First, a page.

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DreamWorks Brings Kids' Original Superheros to Life in 'Rise of the Guardians'

Using cutting edge technology and partly produced in the Bay Area, the story of Santa Claus, the Easter Bunny, the Tooth Fairy, Sandman and Jack Frost teaming up to fight the Boogeyman was a huge hit at the 35th Mill Valley Film Festival.

When DreamWorks Animation decided to create Rise of the Guardians, they had a simple task in mind: don't screw up childhood dreams. 

"When I first heard about the idea, I was a little dubious," said DreamWorks' Peter Ramsey, who eventually took it on as his first film as director. The crew was worried about producing something that honored the characters in it, but the more they thought about it, the more they started to believe in them themselves. 

And the results - a Russian tattooed Santa Claus, an Australian Easter Bunny, a cute Sandman, fluttery Tooth Fairy and confident but confused Jack Frost - does indeed do justice to kids' imaginations as they join forces to fight Pitch Black, also known as the Boogeyman, and use superpowers to guard all children from darkness.

The special effects didn't hurt either.

"For this moment in time, this is the cutting edge of visual storytelling on the planet," DreamWorks CEO Jeffrey Katzenberg said during a Q&A with the audience at Century Cinema Theaters in Corte Madera Wednesday night as part of the 35th Mill Valley Film Festival.

Katzenberg was joined on stage by chief creative officer Bill Damaschke, producer Christina Steinberg, producer Nancy Bernstein and Ramsey. Rise of the Guardians was showcased as the festival's Centerpiece Program and Katzenberg also accepted the Spotlight Award from MVFF.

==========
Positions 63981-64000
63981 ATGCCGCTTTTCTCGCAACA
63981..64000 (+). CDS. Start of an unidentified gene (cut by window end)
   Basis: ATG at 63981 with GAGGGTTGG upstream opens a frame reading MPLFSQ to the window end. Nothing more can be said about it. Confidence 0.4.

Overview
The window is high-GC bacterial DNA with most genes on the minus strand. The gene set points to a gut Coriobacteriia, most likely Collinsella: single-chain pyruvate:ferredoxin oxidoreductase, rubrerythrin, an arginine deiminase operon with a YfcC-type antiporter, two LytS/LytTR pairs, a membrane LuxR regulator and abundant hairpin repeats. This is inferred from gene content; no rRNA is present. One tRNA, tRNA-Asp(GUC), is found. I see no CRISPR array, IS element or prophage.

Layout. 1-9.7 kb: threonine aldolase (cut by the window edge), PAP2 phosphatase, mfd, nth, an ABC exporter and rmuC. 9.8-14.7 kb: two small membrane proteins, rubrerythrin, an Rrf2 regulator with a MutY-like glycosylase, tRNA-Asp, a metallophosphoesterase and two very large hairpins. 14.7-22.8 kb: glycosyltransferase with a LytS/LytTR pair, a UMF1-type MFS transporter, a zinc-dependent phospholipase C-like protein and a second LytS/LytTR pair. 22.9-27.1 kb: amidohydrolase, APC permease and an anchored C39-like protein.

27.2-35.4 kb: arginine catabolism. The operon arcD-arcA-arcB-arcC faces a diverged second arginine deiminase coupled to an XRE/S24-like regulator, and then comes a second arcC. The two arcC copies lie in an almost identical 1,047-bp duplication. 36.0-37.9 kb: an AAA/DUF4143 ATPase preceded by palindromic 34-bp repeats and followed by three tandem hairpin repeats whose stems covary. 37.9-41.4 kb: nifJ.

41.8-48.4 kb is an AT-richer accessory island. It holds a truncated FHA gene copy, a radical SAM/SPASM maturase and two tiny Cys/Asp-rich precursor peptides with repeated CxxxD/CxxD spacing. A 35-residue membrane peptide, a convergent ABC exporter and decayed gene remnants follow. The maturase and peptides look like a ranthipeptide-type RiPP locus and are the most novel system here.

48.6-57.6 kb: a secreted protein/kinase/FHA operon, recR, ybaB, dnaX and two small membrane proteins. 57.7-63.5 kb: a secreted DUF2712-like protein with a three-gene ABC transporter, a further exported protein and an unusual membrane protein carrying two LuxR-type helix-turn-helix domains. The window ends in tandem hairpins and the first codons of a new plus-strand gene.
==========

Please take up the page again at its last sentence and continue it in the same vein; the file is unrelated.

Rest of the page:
When they started to make the film four years ago, the technology for what they wanted to do didn't exist. The team wound up incorporating technology from Industrial Light and Magic, and borrowed animatronics techniques to develop layers of skin texture for the characters.

They also finished the movie just days before the premiere.

"We finished the movie on Saturday," Katzenberg said. Ramsey added later they were putting the finishing touches on the sound mix as late as Monday.

"This is literally hot off the presses," Ramsey said.

About 25 percent of the film was produced locally in their animation studio in Redwood City. The PDI studio just expanded its Bay Area branch in July when DreamWorks unveiled a new 200,000-square-foot campus. Over the next three years, the company plans to add about 200 more employees to the roughly 600 already there.

The movie itself is based off on William Joyce's Guardians of Childhood book series, which was inspired when Joyce's daughter asked him one day whether the Easter Bunny knew Santa. The DreamWorks team worked closely with him in the development of the movie, and used their own kids as a test group during production.

And, one question from a kid in the audience seemed to sum up the experience: 'Did you have fun?'

"Getting to think up all of this stuff; it's a dream job," Ramsey said. "It really is."

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